What Does This Button Do? An Autobiography by Bruce Dickinson
Illustrated by: n/a
Translated by: n/a
Published: October 19th 2017, HarperCollins
Length: 384 pages
Narrated By: N/A
Genre: Non-Fiction, Autobiography
Where Did I Get It? I pre-ordered a copy as soon as I saw it was going to be a thing because Bruce Dickinson is made of awesome. Plus that meant I got one of the special first print run editions with black sprayed edges – soooo pretty!
Blurb: A long-awaited memoir from the larger-than-life, multifaceted lead vocalist of Iron Maiden, one of the most successful, influential and enduring rock bands ever.
Pioneers of Britain’s nascent Rock & Metal scene back in the late 1970s, Iron Maiden smashed its way to the top, thanks in no small part to the high-octane performances, operatic singing style, and stage presence of its second, but twice-longest-serving, lead singer, Bruce Dickinson. As Iron Maiden’s front man – first from 1981 to 1993, and then from 1999 to the present – Dickinson has been, and remains, a man of legend.
But OTT front man is just one of the many hats Bruce wears. In addition to being one of the world’s most storied and well-respected singers and songwriters, he is an airline captain, aviation entrepreneur, motivational speaker, beer brewer, novelist, radio presenter, and film scriptwriter. He has also competed as a world-class level fencer. Often credited as a genuine polymath Bruce, in his own words (and handwritten script in the first instance!), sets forth many personal observations guaranteed to inspire curious souls and hard-core fans alike.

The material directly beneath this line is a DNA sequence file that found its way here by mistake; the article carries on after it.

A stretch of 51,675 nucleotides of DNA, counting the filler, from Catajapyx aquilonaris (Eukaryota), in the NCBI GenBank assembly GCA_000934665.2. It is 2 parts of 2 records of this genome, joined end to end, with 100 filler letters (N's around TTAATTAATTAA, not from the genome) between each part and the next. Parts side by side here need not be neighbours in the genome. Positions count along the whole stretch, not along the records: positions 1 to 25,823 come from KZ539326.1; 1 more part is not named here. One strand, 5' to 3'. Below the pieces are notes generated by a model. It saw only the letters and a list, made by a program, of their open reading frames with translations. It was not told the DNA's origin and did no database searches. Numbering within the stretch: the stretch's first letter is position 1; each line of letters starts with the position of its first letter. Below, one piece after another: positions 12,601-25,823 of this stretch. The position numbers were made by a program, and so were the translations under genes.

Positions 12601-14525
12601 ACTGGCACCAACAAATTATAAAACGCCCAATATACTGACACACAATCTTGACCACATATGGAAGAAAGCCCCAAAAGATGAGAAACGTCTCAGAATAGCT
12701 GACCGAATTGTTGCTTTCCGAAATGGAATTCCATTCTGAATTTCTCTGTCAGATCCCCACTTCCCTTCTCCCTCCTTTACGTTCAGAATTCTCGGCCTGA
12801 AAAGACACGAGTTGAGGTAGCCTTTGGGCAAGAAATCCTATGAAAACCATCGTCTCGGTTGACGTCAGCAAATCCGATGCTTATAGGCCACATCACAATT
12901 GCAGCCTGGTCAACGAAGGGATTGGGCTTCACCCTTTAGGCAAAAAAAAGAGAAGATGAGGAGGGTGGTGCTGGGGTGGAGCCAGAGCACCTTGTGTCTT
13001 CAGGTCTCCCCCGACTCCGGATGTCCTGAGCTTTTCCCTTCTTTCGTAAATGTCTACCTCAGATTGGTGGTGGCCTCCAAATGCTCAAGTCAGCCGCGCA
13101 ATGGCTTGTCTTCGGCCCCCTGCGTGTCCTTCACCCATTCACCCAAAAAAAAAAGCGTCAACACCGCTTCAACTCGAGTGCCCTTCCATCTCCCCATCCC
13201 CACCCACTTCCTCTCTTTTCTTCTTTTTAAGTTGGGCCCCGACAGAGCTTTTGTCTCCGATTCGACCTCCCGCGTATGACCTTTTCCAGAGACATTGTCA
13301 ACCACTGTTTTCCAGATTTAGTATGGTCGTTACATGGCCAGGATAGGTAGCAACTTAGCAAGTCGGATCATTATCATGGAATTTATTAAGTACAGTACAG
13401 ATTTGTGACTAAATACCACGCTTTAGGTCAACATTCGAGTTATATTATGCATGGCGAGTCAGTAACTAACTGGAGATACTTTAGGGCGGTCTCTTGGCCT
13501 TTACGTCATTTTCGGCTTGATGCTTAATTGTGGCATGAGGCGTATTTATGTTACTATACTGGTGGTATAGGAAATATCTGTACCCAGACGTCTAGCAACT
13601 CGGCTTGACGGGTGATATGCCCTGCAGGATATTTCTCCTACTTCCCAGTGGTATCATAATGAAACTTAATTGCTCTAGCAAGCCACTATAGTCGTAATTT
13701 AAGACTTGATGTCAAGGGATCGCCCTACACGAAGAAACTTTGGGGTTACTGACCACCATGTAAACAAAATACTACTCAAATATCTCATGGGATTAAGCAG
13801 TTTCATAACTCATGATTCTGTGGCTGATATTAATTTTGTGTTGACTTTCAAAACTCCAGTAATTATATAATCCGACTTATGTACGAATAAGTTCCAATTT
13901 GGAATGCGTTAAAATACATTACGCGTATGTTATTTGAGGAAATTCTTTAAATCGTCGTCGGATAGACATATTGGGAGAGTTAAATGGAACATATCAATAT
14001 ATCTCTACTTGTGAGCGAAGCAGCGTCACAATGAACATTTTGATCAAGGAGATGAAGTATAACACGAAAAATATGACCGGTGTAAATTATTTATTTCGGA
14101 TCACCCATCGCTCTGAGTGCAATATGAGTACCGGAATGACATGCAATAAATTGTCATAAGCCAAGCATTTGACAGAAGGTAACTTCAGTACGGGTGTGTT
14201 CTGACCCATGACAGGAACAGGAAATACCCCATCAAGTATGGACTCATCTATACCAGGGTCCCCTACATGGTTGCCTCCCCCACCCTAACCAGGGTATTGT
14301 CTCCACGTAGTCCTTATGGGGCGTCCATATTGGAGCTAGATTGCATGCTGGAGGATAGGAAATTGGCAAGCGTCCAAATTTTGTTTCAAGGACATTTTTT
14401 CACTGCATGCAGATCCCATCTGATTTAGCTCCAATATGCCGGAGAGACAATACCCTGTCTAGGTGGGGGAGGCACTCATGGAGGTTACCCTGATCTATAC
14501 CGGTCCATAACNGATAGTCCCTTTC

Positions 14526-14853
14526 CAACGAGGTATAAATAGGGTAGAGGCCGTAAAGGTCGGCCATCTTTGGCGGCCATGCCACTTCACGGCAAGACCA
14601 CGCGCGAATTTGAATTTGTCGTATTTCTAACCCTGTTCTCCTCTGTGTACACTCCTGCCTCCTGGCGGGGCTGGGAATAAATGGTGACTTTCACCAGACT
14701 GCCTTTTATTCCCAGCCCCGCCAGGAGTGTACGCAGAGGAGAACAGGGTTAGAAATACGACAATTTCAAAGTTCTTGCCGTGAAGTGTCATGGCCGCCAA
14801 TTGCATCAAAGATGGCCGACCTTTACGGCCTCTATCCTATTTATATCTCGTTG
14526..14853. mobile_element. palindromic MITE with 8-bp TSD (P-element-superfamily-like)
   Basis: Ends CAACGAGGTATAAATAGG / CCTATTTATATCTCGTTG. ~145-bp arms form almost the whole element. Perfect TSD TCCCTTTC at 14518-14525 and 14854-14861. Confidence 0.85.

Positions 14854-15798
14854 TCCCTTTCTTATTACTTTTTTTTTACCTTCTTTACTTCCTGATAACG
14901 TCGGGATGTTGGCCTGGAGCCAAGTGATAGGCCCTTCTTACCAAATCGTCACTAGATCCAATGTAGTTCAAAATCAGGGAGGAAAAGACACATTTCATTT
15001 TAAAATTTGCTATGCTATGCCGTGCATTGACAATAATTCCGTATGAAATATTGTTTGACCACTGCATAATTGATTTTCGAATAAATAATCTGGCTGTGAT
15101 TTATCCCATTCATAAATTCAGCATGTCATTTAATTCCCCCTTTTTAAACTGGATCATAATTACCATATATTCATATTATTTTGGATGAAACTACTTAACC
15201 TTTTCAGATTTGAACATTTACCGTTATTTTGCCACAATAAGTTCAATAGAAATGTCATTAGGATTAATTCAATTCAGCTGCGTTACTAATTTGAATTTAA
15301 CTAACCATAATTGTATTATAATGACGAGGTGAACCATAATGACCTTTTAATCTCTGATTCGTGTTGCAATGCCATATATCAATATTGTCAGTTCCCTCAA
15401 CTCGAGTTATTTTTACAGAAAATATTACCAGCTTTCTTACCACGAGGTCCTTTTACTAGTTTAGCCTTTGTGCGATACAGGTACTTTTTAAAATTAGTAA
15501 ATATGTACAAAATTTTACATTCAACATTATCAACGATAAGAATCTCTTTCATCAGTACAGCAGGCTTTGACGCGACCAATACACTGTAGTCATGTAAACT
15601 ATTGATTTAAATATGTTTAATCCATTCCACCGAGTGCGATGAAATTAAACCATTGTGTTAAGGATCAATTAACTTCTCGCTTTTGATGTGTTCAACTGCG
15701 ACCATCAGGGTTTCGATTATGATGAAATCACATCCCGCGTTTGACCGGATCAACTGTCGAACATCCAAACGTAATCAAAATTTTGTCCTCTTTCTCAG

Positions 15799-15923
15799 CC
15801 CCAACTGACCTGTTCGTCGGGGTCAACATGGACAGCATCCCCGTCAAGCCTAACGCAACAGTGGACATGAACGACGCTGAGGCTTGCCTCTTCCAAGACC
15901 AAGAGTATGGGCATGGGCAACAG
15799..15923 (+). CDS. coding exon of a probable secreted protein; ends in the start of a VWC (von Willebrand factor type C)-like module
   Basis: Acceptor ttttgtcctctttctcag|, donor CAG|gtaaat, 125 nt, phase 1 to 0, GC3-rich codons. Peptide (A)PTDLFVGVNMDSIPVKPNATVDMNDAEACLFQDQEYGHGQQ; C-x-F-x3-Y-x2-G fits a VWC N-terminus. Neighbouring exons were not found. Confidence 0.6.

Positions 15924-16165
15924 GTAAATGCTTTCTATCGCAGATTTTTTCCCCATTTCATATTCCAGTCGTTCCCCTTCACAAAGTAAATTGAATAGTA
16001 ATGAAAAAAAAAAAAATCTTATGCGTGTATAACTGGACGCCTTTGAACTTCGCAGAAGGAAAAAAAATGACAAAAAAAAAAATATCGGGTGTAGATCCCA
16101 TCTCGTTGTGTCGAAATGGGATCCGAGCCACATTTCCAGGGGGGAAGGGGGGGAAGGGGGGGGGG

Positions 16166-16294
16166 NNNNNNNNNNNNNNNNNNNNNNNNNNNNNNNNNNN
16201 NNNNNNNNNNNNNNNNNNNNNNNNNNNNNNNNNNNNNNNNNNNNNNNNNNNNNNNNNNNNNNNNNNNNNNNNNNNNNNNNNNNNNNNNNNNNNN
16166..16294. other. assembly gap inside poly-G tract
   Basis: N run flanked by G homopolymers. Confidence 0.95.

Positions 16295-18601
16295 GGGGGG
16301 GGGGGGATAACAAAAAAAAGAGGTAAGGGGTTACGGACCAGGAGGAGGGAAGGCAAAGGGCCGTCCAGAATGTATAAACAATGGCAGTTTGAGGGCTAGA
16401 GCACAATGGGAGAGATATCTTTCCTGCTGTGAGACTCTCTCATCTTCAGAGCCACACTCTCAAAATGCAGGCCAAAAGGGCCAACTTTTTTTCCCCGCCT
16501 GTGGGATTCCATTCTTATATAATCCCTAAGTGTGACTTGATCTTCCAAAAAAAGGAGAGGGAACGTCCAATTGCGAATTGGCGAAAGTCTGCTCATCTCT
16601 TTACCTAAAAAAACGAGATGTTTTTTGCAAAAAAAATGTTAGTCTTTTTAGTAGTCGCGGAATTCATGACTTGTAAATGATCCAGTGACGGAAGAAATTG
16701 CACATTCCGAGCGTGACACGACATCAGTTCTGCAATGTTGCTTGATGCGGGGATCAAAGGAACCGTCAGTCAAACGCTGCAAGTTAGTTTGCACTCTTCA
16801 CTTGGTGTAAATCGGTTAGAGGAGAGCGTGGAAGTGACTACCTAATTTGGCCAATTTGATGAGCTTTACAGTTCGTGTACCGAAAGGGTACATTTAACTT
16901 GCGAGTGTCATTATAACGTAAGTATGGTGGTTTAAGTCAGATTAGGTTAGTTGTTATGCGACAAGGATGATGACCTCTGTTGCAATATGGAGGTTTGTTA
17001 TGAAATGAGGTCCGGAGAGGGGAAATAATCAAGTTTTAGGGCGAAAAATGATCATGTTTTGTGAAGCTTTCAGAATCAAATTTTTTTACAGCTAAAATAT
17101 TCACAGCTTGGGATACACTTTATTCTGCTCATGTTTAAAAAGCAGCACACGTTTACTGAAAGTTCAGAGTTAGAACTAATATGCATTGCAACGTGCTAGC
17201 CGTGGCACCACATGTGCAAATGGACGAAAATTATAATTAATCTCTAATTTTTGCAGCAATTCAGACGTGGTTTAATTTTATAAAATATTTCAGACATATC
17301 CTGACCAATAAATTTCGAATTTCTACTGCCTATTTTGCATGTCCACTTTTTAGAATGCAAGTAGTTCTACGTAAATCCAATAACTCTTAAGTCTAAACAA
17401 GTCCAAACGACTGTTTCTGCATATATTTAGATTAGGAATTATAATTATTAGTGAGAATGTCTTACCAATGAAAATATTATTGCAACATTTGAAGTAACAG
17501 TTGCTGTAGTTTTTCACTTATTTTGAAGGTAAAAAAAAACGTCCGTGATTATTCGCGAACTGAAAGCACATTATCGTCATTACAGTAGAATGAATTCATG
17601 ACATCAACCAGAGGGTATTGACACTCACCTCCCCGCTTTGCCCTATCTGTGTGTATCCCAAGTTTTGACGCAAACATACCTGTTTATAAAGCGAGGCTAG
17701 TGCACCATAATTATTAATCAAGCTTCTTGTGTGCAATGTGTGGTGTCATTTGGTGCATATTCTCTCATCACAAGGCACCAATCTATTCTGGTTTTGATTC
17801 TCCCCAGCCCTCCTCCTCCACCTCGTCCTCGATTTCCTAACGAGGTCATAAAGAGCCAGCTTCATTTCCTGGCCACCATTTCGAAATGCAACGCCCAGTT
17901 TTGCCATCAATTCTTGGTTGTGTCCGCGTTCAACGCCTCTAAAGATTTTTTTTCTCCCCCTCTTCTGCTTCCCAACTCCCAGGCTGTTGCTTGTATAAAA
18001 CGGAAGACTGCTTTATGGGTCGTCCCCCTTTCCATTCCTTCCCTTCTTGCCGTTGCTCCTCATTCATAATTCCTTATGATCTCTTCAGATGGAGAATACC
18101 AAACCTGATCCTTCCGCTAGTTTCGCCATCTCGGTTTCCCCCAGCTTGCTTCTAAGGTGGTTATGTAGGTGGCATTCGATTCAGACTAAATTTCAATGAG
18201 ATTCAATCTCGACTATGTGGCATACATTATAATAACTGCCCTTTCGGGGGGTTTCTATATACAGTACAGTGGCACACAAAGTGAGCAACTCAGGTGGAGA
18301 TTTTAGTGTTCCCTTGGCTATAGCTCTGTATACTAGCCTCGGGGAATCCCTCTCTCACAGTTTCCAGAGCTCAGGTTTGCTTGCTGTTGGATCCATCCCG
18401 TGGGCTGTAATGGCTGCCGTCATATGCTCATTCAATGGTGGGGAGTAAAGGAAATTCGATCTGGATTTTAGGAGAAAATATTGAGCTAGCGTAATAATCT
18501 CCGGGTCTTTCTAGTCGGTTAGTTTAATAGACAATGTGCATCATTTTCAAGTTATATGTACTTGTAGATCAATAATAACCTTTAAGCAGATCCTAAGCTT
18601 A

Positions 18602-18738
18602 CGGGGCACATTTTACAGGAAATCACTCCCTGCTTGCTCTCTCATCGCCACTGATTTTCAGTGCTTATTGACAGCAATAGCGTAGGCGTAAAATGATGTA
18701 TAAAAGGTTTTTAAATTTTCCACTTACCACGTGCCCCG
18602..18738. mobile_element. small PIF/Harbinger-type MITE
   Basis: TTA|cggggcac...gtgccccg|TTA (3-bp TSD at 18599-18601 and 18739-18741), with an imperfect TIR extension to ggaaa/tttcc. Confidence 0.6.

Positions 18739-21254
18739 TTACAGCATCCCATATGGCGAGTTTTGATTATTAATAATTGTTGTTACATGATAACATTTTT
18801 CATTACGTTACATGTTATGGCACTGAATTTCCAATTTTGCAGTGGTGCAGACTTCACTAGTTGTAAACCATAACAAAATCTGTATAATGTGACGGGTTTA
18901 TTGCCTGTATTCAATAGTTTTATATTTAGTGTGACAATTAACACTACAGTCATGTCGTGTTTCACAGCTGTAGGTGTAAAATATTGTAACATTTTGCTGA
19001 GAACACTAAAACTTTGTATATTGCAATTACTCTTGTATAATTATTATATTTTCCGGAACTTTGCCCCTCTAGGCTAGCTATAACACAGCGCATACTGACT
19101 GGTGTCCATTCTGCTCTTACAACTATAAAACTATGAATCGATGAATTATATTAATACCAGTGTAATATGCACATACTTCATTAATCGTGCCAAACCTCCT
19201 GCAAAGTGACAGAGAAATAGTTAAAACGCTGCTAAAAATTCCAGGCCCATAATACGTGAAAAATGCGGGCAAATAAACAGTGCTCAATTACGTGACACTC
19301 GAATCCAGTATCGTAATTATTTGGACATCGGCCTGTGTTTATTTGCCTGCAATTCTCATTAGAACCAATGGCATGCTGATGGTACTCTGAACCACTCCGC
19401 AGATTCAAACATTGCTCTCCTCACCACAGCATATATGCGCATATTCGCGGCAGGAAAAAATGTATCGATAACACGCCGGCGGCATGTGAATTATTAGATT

Dickinson turns his unbridled creativity, passion, and anarchic humour to reveal some fascinating stories from his life, including his thirty years with Maiden, his solo career, his childhood within the eccentric British school system, his early bands, fatherhood and family, and his recent battle with cancer.
Bold, honest, intelligent and very funny, WHAT DOES THIS BUTTON DO? is an up-close look inside the life, heart, and mind of one of the most unique and interesting men in the world; a true icon of rock.
I had been circling for two hours over Murmansk, but the Russians would not let us land.
My Review: As a rule, I don’t read autobiographies. I don’t like them.
I loved this one.
Bruce Dickinson is a big personality and that is what’s got him to where he is today, but he is also very self-aware and is brutally honest throughout this book. I love that. I love that he admits to making mistakes, to being preciocious and a bit of an idiot at times. He is utterly confident in himself without being full of himself and that is very refreshing to read.
He is also very funny in a dry, sarcastic, British way that tickles me in all the right places – I was regularly chuckling to myself whilst reading (and once almost snorted Pepsi out of my nose because he made a funny at an inopportune moment, I know, I’m so attractive…)
Dickinson is a clever man, and the fact that instead of finding a vice in drugs or drink in the midst of his rock and roll life, he found one in flying probably says more about him than anything else.
When he had free time on the road, he went off and learned to fly. He didn’t make a big thing about it, he just went and did it. It’s really quite impressive and the tales from his flying adventures (and the process of becoming a qualified airline pilot) were probably my favourite sections of the book.
Even if you don’t like Iron Maiden or have never heard of Bruce Dickinson, this is worth picking up. It is witty, easy to read and really interesting – he has done a lot of things with his life and it is fascinating to go along on the journey with him.
It made me go back and relisten to all the Maiden albums I loved to death as a teen and I may have also bought one of his solo albums for Caius for Christmas too…
My Rating: 5/5*
Sound like your kind of read?